The 2014 Detroit Auto Show covered almost a million square feet of show space at Cobo Hall. Some of that space was occupied by concept vehicles -- futuristic cars and trucks automakers want to show the driving public to gage their popularity and appeal. That included several electric cars, either fuel-cell powered, battery powered owns, and hybrids. Here’s a closer look.
After a handful of years of small electric and hybrid vehicles, designers went back to rethink SUVs and Crossovers, but several are high-mileage hybrids. There were also a few supercar concepts, as well as one economy model that can show drive-in movies on any plain white wall.
This year’s auto show had power plants bit for everyone: electric-only vehicles, gas-burning performance or economy, and a few hybrids of the two. And designers shoehorned those engines and motors into a wide array of slickly styled vehicles covering everything from micromini pickups to flashy high-performance supercars.
For 2011, car engineers had a go at SUVs, vans, and trucks, bringing them up to date. They also turbocharged a few smaller engines, getting more power from smaller packages.
For the second straight year, hybrids and all-electric cars dominated the automakers’ concept-car line up. They were also more functional than flashy. Several car companies, including Ford and Honda, decided not so show any concept vehicles. And several concept vehicles looked similar to current showroom offerings, at least on the outside.
A less flashy batch of concept cars for 2009 showcase a combination of energy-saving drivetrains and driver-centered electronics aimed at safety and comfort. No one at the this year’s North American International Auto Show was surprised to see a continuing focus on “green.” Despite a sour economy, automakers emphasized plug-in electric cars, hybrids, fuel-cell concepts, and clean diesels. But many ideas for boosting mpg seemed to target consumers trying to economize on gas rather than the green crowd. And while advanced electronics are eking more efficiency out of fuel-injection systems and transmissions, they are also playing a larger role in the passenger compartment for safety, navigation, and entertainment.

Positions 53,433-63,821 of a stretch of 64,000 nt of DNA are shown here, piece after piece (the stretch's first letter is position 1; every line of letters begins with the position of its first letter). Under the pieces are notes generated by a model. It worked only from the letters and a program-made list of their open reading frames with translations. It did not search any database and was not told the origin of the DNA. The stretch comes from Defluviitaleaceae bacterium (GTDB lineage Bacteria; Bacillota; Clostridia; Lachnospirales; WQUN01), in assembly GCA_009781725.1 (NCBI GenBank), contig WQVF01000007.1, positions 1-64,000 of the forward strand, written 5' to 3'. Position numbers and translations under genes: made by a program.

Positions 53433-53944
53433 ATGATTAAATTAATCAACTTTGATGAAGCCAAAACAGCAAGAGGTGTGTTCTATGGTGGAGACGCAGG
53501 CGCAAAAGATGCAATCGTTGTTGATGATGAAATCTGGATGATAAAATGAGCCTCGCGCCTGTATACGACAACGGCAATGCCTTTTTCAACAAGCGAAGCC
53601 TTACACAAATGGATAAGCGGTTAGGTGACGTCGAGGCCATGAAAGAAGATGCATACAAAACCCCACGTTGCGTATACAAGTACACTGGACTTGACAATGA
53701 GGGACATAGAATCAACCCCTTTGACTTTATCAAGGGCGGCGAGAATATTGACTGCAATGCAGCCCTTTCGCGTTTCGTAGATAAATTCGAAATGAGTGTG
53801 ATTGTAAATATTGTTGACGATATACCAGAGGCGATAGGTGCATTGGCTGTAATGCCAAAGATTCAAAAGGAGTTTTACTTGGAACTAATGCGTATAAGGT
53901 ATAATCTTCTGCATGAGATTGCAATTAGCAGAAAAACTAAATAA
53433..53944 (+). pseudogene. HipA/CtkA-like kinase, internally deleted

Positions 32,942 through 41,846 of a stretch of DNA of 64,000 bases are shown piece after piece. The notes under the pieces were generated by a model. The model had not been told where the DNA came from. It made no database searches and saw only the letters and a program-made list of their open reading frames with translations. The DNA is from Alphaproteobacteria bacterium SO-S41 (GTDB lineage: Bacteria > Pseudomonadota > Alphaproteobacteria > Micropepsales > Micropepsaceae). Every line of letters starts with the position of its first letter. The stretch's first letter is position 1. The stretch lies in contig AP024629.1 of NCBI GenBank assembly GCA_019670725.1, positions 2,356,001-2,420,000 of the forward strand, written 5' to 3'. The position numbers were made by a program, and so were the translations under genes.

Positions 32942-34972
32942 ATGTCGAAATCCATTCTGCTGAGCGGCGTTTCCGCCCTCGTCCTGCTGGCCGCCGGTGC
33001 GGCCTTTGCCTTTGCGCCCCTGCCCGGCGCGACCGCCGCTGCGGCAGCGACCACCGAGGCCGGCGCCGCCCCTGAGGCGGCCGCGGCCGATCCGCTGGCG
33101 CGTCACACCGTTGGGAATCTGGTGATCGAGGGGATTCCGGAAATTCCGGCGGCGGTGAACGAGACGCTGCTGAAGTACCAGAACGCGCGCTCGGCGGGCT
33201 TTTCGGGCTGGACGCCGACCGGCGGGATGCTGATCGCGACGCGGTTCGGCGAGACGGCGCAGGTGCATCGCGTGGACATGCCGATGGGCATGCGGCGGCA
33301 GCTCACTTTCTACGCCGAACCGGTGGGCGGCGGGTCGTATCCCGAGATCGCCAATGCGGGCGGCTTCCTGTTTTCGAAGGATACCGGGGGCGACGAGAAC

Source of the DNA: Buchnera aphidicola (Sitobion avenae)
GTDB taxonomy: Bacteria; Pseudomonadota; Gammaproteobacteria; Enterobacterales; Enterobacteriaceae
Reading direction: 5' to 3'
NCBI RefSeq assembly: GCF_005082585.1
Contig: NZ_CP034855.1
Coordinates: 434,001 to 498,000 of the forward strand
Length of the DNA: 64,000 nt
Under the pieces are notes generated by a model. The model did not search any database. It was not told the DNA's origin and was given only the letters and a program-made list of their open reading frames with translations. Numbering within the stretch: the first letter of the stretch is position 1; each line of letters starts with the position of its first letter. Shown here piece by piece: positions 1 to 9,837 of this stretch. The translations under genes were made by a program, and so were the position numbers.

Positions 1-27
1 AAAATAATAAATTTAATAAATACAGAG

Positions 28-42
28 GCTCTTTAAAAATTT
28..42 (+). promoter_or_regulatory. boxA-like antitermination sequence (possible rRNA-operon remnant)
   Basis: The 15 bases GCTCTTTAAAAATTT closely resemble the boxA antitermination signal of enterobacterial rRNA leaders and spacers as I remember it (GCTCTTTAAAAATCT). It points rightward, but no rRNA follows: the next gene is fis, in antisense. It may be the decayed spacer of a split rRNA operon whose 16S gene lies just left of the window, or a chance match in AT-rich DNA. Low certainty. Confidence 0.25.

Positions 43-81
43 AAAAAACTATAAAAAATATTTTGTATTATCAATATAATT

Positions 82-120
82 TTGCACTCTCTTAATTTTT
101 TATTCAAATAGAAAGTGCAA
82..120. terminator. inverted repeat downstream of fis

Some years it’s all about style. Other years, it’s performance or electronic wizardry. But this year, escalating energy costs and concerns about global warming have designers scrambling for the best technologies to wring the last drop of energy from their futuristic concepts. Here’s a look at some of the contenders for the green throne.
This year's concepts are mostly forward-thinking — with the partial exception of Ford's Airstream, a combination of Haight-Ashbury, sci-fi, and iconic design. Technology takes a front seat in this year's batch of concepts and Nature comes along for the ride (see the Mazda Ryuga). And the Chevy Volt debuts.
Carmakers are looking backward in time, at environmental impact, and even to aircraft, to spark consumer interest. But luxury is still king for many designers working to bring all the comforts of home, and then some, to our four-wheeled ego extensions.
Concept cars that make their debut here used to appear and disappear like rabbits in a hat, never to be seen again. But automakers are now turning some concepts into actual production vehicles at a quick clip. At this year's show, automakers didn't disappoint. Vehicles ran the gamut from a compact armored truck to a 500-hp sports car, promising an interesting future indeed.
If the North American International Auto Show in Detroit is any indication, muscle cars are still "in." Automakers paraded a variety of big-engine, high-horsepower concept vehicles. At least for the near future, it seems, vehicles that can lay rubber will remain part of American culture. To be fair, Toyota announced that electric/gasoline-hybrid technology will show up on its Lexus RX 330 SUV around 2005. The company also premiered the Fine-S fuel-cell concept, a four-seater sports car promising zero emissions. Ford Motor Co. debuted its Model U concept, a takeoff on Henry Ford's Model T, powered by a supercharged hydrogen internal-combustion engine with a hybrid-electric transmission. But clean-technology vehicles were minor announcements compared to the glut of supercharged, big-engine concept vehicles that dominated the show.
Car companies unveil a wide variety of show cars, including what would become the Chrysler Crossfire. There were also a reimagined Thunderbird and a VW van.